A human liver-on-a-chip may catch drug reactions that animal testing can’t

The artificial organ, which mimics a real liver, can help predict drug toxicity or safety

Liver on a chip

A new lab-grown liver on a chip contains two channels – one lined with living liver cells and the other with blood vessel cells – that mimic how the whole organ works. Such liver chips allow scientists to study differences in how rat, dog and human livers respond to drugs.

Wyss Institute at Harvard University

A lab-grown liver stand-in may better predict bad responses to drugs than animal testing does.

A human “liver chip” — liver cells grown on a membrane along with several types of supporting cells — formed structures reminiscent of bile ducts and reacted to drugs similarly to intact livers, researchers report November 6 in Science Translational Medicine. Similar rat and dog liver chips also processed drugs like normal livers in those species, allowing scientists to compare human liver cells’ reactions to drugs to those of the other species.

Rats, dogs and other animals are often used to test whether drugs are toxic to humans before the drugs are given to people. But a previous study found that the animal tests correctly identified only 71 percent of drug toxicities.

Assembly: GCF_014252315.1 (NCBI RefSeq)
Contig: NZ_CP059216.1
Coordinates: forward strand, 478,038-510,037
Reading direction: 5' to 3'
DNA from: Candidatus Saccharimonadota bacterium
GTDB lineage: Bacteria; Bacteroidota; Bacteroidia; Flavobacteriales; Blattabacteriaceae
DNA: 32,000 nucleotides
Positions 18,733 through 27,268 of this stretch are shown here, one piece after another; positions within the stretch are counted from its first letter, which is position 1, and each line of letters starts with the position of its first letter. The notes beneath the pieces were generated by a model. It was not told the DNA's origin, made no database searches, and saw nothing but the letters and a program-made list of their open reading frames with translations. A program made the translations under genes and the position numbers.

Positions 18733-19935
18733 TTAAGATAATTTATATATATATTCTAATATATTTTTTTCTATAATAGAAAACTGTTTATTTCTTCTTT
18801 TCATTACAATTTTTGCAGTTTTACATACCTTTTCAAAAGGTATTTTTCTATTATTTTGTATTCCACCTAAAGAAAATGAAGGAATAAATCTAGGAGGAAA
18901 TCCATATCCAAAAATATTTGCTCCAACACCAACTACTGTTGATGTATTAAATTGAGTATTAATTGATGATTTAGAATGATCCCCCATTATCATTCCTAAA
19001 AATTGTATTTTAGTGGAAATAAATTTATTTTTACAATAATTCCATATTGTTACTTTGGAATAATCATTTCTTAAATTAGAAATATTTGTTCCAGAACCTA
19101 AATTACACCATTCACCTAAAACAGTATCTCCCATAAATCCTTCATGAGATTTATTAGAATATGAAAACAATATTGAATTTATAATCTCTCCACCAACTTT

The liver chip is designed to catch bad drug reactions that animal tests might miss. For instance, bosentan, a high blood pressure drug, doesn’t harm rats’ livers, but causes bile salts to build in humans’ livers, damaging the organ. Those effects were mimicked by the chips, Kyung-Jin Jang of the Boston-based company Emulate Inc., which makes the chips, and her colleagues found.

Some drugs that were toxic to dogs and rats might not harm people, the human liver chip tests also suggest. Development of one experimental compound called JNJ-2 was discontinued because it caused liver fibrosis, or scarring in rats. But the human liver chip didn’t show any bad reactions, suggesting it might be safe for people.

Tina Hesman Saey is the senior staff writer and reports on molecular biology. She has a Ph.D. in molecular genetics from Washington University in St. Louis and a master’s degree in science journalism from Boston University.

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